The relaxation of travel restrictions in some markets and a consequent increase in bookings helped to stop cash outflows at Lufthansa Group during the second quarter.

Its fortunes were further improved by faster-than-expected progress on cost-cutting, the group says in its latest earnings report today.

“All Lufthansa employees worldwide have made great efforts to significantly lower costs in all areas,” says chief executive Carsten Spohr. “As a result, we have been able to stop the outflow of funds in the current phase of reviving our business and generate a positive cash flow for the first time since the beginning of the pandemic.”

Lufthansa cites “solid demand” and “strong bookings” from late in the second quarter onwards, particularly on European leisure routes. Flights to the “key” North America market have also picked up, with a full reopening in both directions expected from “late summer onwards”. For Asia, travel “without major restrictions” is forecast “towards the end of the year”.


Source: Markus Mainka/

The group expects capacity to reach around 50% of pre-crisis levels in the third quarter

Capacity measured in available seat kilometres (ASKs) is expected to increase to 50% of pre-crisis levels in the third quarter as demand returns, which should “stop operating cash outflows” and generate a positive EBITDA for the period, Lufthansa says.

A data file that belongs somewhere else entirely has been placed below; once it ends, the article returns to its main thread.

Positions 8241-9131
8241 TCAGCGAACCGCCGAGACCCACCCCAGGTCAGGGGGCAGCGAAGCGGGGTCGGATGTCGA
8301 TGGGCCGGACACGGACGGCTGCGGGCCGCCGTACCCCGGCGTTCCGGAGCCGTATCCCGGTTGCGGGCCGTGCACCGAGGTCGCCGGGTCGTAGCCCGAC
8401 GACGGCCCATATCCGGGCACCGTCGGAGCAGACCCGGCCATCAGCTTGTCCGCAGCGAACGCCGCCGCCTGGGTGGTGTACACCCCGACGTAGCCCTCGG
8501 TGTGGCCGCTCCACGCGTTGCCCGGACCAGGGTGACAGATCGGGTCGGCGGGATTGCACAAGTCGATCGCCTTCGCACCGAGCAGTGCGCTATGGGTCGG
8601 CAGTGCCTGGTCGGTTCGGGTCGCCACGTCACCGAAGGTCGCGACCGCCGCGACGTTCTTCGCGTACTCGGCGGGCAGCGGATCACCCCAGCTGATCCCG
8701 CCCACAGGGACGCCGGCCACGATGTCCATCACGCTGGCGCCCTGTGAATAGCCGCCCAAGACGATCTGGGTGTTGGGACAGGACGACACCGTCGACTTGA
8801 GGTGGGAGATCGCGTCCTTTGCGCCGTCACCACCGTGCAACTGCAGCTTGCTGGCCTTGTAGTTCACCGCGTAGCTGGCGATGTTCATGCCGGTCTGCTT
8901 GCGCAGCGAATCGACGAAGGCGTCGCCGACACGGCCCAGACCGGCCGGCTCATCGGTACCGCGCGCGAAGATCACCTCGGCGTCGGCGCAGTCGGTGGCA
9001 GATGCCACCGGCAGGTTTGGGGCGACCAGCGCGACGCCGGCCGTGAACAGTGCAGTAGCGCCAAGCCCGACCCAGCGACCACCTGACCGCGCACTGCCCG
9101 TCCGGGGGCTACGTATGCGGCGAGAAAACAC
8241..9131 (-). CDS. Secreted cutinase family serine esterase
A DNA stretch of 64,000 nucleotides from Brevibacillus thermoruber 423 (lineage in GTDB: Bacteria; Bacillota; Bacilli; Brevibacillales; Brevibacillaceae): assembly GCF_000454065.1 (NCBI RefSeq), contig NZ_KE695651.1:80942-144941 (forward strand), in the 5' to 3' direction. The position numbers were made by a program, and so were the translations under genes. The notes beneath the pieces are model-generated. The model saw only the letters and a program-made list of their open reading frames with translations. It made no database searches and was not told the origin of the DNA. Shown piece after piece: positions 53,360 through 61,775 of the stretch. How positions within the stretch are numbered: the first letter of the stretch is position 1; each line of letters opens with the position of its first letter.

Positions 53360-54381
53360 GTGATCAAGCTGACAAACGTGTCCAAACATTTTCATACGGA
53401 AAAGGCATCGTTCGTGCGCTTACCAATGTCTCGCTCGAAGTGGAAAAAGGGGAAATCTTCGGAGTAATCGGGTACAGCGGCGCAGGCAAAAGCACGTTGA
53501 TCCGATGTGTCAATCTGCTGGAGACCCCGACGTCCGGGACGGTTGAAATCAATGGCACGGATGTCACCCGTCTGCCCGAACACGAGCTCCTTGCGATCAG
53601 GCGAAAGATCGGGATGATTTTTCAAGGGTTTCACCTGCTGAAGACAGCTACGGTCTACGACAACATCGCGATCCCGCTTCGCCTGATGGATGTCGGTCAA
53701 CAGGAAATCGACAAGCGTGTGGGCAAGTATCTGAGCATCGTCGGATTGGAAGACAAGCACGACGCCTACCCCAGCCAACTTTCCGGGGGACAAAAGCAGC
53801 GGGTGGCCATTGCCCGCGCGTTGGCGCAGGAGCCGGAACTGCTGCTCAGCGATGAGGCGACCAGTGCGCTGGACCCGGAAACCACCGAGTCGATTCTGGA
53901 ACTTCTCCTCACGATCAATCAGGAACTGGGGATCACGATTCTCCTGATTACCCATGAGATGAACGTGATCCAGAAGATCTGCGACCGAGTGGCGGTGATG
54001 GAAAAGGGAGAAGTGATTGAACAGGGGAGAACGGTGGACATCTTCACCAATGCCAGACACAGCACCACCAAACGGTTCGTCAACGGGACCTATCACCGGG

Capacity in ASKs rose from 21% of pre-cisis levels in the first quarter to reach 29% in the second three months. Within the latter period, ASKs reached 40% by the end of June, when load factors were at 58%.

The group is currently serving 84% of its pre-crisis destinations and expects to be near 100% by September.

Lufthansa Group says it has already achieved half of the €3.5 billion cost savings planned by 2024 – a milestone that it originally expected to reach by the end of 2021.

More job cuts are planned this year amid a better-than-expected response to calls for voluntary redundancies, with further significant savings likely in Germany and at Swiss.

So far during the crisis, the number of group employees has dropped by 30,000 to 108,000.

Cargo was again a bright spot for the group in the second quarter amid continued “scarce capacity” and high demand, with strong yields and a load factor 9.9 percentage points higher year on year at 75.7%.

As it continues to cut costs, the group had €11.1 billion of liquidity available at the end of June, which includes €3.9 billion from government stabilisation measures and loans yet to be drawn down.

It says it is planning a captial increase soon as its seeks to return government bailout money.

Lufthansa Group’s EBIT loss of €979 million during the second quarter essentially halves that seen during the same period of 2020, when most of its fleet was completely grounded during the first wave of the pandemic. EBIT was positive at €754 million for the second quarter of 2019. Revenue of €3.21 billion for the second quarter this year was 70% up on 2020 levels but compares with €9.63 billion in the same period of 2019.

The group acknowledges that while the outlook has improved, there remain significant risks around future developments related to the pandemic.